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The School: Reading Uncle Tom's Cabin in Russia

By       Message Mark Sashine     Permalink
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Teacher: Very good. Any   such   stories in our literature?


Olya: Not that I know of. We do   have   novels and stories about the serfdom.


Kolya: Yes, like Radishev's   " Traveling from   St. Petersburg to Moscow". That one though   is different.


Teacher: How?


Kolya:   Radishev's   story   is from much more earlier times.   Also,   in Russia    it was feudalism and   serfs, peasants came with the landownership   when land belonged to the   nobility. Nobility was a   relatively small group of people with   significant privileges, the ruling elite. Russia was an Empire.   But even they   had   to abolish the  serfdom in 1861 because   it   became unsustainable. Meanwhile,   US was a democracy; they proclaimed   themselves being enlightened and   had slaves at the same time, bought and sold.    Sounds like an anomaly.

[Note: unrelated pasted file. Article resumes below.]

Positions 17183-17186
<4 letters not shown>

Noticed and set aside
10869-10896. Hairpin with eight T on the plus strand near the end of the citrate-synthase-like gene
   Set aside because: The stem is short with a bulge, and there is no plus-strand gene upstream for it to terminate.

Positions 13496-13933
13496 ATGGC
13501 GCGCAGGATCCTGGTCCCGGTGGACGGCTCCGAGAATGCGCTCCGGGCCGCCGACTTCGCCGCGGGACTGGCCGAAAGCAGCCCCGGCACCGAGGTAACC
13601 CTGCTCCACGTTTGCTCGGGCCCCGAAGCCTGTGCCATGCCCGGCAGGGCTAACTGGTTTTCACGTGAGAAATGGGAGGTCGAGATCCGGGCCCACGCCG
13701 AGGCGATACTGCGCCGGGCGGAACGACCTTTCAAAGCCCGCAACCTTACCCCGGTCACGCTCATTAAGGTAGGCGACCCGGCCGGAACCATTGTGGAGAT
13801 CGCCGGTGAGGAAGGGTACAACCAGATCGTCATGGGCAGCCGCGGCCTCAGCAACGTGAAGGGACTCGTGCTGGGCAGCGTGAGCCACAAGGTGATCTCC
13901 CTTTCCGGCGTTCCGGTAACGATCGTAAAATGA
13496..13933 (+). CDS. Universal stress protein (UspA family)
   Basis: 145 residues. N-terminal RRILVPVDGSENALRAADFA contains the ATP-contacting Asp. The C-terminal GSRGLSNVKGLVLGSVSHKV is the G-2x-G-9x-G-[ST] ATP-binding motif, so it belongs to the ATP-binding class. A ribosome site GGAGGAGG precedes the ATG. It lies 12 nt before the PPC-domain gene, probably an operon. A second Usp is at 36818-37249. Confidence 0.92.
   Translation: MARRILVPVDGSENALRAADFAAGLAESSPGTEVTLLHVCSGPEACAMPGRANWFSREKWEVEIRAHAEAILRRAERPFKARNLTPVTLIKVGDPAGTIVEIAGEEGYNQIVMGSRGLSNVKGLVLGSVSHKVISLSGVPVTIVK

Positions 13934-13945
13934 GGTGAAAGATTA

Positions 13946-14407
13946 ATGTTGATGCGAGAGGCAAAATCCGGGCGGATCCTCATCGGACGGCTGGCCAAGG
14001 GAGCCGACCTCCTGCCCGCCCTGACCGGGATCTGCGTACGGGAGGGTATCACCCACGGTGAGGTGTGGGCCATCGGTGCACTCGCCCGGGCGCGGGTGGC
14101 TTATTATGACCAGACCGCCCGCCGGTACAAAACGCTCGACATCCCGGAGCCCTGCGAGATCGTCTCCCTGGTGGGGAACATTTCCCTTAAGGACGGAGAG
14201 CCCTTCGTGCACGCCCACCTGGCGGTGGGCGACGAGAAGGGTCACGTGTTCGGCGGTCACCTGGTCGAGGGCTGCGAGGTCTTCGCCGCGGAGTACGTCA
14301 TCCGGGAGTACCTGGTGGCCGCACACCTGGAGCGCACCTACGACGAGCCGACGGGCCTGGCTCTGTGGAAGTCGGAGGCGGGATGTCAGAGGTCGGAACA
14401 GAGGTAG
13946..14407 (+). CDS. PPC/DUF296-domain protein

Natasha: That's true.   In the book   Eliza, George and   other members of the family seek refuge in Canada.   Canada   was   an English colony and it did not have slavery.


Teacher:   Well, that means some kind of a specific arrangement for black people.   Apparently, they were brought to the US as   slaves and   remained that way after the US Revolution. They were excluded from the citizenship, so to speak.   Why?


Kolya:   In the book   a slave- owner St. Clare   tells about it.   He   defines slavery as    some kind of a convenient arrangement for everyone   interested: for   white planters who owned   the Negroes and could use them as   cotton   harvesters and servants, for   the   commerce system which benefited   from   buy- sell   roundabout, for the Northern companies and banks   which could use   the Negroes as   commodities- they were rather expensive    for that time.   Owning people was a symbol of prosperity; in the US   prosperous people were defined by their wealth.


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The writer is 57 years old, semi- retired engineer, PhD, PE, CEM. I write fiction on a regular basis and I am also 10 years on OEN.

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